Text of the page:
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How Much Vitamin D Per Day Do Women 50+ Need? A Lot — Here’s How To Get It

Low vitamin D levels? Read this.


One of the best ways to maintain overall health and wellness is to get enough vitamins and nutrients — especially as we age. The right vitamins and nutrients can boost immunity, strengthen bones, and even encourage hair, nails, and skin to be healthier. In short, vitamins are good for us inside and out. 

One of the most important vitamins is vitamin D, a fat soluble vitamin typically associated with sunshine exposure. It’s a versatile vitamin that improves women’s health by boosting the body’s immune system, helping with calcium absorption, and even supporting protection against cancer. Unfortunately, women (especially women over the age of 65) are more likely to have a vitamin D deficiency than their male counterparts. So just how much vitamin D do you need each day? The answer may surprise you. The good news is that there are easy nutrition hacks for meeting your daily requirement. Read on for details on vitamin D. 

How much vitamin D do women over 50 need?

You might wonder, “How much vitamin D is really enough?” Unlike many other vitamins, the sunshine vitamin is rarely found in food, which makes having a vitamin D deficiency without realizing it very common; And because so much of our vitamin D intake comes from the sun, it’s hard to say precisely how much vitamin D a person needs each day.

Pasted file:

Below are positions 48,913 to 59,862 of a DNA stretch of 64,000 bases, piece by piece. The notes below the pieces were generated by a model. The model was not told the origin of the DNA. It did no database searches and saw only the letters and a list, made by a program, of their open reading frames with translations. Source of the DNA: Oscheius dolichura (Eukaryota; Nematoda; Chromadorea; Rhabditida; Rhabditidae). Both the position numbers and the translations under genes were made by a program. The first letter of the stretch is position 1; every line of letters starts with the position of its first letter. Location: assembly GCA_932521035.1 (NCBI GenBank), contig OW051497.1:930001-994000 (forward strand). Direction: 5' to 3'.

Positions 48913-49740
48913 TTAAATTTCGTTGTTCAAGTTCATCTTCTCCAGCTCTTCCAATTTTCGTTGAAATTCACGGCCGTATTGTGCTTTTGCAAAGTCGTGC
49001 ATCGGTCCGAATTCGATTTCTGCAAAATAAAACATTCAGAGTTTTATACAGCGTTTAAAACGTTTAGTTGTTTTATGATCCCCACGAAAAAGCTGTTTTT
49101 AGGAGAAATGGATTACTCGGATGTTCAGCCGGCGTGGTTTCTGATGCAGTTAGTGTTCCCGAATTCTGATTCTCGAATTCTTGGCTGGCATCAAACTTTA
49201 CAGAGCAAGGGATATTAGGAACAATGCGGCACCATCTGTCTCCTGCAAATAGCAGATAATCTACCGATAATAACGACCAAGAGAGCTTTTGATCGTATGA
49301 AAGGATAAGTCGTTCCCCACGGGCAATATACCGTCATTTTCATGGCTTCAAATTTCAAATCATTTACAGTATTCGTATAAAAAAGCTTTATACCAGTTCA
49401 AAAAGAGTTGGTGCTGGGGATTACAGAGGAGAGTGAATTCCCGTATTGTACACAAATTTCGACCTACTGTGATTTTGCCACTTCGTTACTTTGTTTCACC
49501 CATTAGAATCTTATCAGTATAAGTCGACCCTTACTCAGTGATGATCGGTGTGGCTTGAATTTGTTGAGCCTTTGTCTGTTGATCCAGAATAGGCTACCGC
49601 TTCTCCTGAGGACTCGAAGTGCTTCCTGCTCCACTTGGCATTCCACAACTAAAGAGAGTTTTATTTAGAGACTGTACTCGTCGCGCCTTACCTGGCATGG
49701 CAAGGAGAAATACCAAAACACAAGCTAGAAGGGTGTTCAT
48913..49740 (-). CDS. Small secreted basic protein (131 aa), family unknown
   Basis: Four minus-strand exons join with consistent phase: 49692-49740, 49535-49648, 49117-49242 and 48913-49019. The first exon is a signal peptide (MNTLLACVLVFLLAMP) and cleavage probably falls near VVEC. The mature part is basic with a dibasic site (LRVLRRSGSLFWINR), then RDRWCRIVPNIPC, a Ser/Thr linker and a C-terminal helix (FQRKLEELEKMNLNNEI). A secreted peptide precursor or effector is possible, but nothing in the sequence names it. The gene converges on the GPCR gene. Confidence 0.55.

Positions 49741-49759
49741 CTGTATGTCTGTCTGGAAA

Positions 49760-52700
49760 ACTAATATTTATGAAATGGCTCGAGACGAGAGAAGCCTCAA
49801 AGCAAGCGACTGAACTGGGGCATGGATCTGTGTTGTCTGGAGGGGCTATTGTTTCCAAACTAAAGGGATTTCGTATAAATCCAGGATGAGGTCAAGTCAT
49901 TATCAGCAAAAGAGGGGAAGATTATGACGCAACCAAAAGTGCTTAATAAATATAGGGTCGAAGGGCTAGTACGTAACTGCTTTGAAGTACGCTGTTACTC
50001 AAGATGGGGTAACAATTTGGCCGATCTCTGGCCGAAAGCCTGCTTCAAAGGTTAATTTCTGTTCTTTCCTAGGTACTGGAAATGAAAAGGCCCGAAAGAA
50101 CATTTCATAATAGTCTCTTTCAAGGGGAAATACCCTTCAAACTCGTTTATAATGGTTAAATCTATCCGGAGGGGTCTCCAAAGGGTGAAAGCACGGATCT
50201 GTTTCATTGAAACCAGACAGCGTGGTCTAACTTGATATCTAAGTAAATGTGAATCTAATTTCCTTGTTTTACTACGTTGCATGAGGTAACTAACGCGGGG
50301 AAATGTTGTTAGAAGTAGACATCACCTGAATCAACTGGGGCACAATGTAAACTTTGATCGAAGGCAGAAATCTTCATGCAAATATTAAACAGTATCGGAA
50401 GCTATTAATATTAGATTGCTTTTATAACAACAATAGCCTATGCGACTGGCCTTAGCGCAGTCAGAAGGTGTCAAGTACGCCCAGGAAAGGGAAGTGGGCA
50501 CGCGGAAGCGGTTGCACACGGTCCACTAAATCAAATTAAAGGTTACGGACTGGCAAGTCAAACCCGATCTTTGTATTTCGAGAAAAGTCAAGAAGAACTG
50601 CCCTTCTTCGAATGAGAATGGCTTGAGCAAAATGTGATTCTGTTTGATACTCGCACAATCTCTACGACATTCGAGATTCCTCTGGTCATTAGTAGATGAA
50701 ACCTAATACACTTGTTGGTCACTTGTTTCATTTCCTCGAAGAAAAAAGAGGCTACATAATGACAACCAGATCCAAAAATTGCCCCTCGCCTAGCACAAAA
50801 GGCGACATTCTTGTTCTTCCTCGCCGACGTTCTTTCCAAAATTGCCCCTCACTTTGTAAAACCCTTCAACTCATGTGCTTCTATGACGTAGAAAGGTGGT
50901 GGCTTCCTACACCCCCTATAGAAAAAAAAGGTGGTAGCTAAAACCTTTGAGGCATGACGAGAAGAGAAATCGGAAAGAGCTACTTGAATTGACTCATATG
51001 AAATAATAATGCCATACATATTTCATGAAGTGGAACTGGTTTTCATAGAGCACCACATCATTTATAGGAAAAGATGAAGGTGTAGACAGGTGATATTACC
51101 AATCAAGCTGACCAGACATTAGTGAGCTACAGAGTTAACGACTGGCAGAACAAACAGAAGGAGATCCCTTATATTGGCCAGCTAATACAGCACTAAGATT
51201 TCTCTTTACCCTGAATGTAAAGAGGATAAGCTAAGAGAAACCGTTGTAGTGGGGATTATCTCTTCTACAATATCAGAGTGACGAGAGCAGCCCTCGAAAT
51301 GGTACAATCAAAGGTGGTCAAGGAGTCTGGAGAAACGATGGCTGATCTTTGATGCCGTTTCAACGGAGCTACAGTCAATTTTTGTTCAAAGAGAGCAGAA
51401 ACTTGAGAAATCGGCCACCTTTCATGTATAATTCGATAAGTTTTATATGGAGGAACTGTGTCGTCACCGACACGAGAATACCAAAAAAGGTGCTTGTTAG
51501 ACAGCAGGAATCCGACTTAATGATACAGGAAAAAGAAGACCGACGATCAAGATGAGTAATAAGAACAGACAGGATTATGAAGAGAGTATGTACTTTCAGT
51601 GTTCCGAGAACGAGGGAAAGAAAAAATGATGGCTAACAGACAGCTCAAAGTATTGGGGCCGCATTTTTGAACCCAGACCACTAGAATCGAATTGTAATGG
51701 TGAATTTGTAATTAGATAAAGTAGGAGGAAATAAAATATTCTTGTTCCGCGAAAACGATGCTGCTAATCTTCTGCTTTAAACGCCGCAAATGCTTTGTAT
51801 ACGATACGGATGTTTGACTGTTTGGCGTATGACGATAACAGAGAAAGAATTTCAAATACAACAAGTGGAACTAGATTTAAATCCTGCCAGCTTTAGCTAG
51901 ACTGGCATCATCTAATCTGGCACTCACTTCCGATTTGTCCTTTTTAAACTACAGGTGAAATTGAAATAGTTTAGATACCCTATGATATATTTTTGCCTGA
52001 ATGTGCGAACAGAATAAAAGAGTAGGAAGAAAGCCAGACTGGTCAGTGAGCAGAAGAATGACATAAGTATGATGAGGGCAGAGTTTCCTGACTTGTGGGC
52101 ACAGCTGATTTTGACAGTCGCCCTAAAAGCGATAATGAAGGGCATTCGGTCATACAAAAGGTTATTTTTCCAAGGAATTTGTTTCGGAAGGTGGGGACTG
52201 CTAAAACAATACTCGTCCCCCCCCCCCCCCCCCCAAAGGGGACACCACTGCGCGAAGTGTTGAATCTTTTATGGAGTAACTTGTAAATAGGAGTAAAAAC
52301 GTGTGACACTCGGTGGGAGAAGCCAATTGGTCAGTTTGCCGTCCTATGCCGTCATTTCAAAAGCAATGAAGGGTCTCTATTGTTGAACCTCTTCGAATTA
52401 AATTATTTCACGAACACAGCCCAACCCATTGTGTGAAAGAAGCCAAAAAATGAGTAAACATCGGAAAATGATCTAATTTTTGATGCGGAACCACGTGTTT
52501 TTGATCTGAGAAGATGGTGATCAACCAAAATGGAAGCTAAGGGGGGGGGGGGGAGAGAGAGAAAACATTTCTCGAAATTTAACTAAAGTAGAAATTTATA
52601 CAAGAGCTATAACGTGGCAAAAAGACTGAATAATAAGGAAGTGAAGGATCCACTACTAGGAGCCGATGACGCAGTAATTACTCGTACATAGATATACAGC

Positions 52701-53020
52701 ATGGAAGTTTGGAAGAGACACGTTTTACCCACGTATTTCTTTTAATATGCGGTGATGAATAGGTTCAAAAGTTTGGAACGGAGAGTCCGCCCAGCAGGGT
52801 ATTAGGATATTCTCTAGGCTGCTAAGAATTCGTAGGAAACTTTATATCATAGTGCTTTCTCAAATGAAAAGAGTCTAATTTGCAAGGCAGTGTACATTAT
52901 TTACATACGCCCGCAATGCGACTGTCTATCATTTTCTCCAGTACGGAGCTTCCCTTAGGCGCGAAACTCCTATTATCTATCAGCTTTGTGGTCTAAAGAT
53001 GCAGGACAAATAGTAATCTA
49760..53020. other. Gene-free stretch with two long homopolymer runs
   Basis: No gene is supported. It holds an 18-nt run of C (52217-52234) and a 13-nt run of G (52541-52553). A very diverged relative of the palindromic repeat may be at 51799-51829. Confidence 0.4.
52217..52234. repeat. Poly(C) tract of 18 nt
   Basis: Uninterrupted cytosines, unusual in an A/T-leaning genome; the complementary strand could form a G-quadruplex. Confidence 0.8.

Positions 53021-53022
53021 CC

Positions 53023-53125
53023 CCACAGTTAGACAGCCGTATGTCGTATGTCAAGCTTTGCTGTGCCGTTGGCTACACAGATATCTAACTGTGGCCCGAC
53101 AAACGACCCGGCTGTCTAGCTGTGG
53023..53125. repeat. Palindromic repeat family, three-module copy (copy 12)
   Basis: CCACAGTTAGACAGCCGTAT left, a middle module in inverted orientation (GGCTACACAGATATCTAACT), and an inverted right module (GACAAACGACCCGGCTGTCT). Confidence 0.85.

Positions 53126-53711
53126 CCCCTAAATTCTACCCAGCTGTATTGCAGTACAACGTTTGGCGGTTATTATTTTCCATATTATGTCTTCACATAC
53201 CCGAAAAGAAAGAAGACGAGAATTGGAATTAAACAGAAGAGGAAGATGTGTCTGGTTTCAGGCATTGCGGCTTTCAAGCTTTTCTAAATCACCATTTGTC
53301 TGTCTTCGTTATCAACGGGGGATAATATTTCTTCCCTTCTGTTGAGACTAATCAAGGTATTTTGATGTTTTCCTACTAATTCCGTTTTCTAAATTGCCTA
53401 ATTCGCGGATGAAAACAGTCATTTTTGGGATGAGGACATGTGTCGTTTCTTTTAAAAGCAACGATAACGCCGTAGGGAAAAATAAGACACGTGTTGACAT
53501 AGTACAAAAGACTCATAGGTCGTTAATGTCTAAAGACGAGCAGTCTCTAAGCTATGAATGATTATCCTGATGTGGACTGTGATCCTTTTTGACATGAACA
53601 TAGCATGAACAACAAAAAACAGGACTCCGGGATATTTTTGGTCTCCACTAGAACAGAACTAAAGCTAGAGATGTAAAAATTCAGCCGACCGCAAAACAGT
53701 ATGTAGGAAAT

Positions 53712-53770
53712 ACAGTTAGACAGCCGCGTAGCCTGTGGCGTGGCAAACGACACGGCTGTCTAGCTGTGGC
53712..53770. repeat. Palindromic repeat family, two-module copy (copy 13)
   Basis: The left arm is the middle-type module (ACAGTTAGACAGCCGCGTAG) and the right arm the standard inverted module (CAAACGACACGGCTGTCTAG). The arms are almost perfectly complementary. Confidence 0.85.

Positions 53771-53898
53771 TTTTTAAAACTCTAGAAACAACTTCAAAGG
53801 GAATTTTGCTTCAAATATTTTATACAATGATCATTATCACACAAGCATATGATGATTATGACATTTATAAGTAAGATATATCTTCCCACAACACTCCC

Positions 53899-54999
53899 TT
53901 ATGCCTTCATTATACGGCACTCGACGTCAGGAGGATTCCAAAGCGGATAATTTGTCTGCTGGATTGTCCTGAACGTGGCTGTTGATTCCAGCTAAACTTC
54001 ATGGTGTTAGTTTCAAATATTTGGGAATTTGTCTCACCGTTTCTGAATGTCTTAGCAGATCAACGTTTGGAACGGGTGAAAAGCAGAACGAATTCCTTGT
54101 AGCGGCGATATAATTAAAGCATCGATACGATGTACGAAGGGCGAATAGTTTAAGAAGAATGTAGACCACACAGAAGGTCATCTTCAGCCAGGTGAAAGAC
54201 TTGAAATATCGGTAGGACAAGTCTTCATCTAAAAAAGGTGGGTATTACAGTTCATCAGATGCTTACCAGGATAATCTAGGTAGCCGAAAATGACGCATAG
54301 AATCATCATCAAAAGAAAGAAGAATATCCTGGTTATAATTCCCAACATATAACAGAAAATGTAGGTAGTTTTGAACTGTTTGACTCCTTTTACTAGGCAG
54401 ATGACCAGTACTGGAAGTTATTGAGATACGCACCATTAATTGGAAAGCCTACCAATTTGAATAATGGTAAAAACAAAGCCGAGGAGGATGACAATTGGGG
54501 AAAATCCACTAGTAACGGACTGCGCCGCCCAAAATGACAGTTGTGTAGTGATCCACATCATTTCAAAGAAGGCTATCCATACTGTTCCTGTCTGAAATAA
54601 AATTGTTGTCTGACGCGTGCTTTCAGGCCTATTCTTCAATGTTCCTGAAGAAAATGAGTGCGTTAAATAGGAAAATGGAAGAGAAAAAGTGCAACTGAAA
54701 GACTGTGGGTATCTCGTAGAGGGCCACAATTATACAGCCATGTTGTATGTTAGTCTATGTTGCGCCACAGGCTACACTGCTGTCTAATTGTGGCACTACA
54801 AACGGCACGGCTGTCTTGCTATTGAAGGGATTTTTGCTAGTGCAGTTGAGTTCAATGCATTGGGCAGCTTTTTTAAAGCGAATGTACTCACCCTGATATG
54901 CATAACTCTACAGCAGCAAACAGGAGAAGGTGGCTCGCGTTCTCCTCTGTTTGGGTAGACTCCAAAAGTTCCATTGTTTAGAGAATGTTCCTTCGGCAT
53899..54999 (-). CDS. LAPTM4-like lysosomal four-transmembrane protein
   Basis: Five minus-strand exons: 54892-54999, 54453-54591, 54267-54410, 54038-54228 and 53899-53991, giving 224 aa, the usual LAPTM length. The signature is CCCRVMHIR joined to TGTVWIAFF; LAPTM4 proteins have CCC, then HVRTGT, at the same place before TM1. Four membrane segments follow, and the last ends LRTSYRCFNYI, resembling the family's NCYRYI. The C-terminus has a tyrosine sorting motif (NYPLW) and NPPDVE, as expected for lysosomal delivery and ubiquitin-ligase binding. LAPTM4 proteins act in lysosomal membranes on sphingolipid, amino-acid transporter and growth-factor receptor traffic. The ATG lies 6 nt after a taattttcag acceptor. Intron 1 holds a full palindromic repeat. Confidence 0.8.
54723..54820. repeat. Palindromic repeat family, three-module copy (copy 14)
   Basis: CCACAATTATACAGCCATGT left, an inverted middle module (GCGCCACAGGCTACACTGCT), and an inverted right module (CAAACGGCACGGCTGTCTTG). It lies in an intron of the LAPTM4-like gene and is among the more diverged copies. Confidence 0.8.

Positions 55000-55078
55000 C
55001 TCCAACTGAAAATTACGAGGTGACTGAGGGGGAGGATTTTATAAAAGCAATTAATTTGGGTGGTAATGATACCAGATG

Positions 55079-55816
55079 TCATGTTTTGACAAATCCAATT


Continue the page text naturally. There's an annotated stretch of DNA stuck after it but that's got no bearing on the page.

Sun exposure and how much vitamin D is absorbed from that exposure varies among people. It’s much easier to meet daily vitamin D goals in sunny regions than it is in cold or dark regions. (No surprises there!) Individually, people with dark skin or those who wear high-SPF sunscreen may have a harder time absorbing vitamin D from sunlight exposure. It doesn’t help that the recommendations for vitamin D intake regularly change. That said, the current recommended daily allowance (RDA) for vitamin D for adults over the age of 19 is at least 600 IU (international units) and at least 800 IU (1 mcg) for adults over the age of 70. The upper limit of vitamin D intake is recommended to be between 1,500 and 2,000 IU and 2,000 to 4,000 IU, depending on the research you follow. 

How can I hit my daily vitamin D goals?

The truth is that it can be hard to meet daily vitamin D intake needs, and this can be especially true for women. While there is some disagreement on exactly how much vitamin D we need each day, the ubiquity of vitamin D supplements makes it easier to meet vitamin D intake and RDA. Here are steps you can take to meet your daily vitamin D needs.  

Adjust your diet.

Unlike other vitamins, vitamin D is relatively rare in foods. In fact, research indicates that women between the ages of 51 to 70 receive just 140 IU of vitamin D each day from food. That said, it is possible to create a more vitamin D-rich diet.

The highest quantities of vitamin D are found in fatty fish and fish oils. Cod liver oil, salmon, swordfish, sardines, and tuna fish are good sources of vitamin D, with smaller amounts of vitamin D in egg yolks, fortified orange juice, plant milks, dairy products, beef liver, and fortified cereals. While increasing your intake of vitamin D-rich foods probably won’t get you all the way to the RDA, it can certainly help. 

Spend time in the sun.

There are many health benefits to getting outdoors and enjoying the sunshine and fresh air. It supports your immune system, increases serotonin production, and can even improve your sleep. Spending time outdoors is one of the best ways to ensure you get enough vitamin D. (Of course, you should always wear sunscreen.)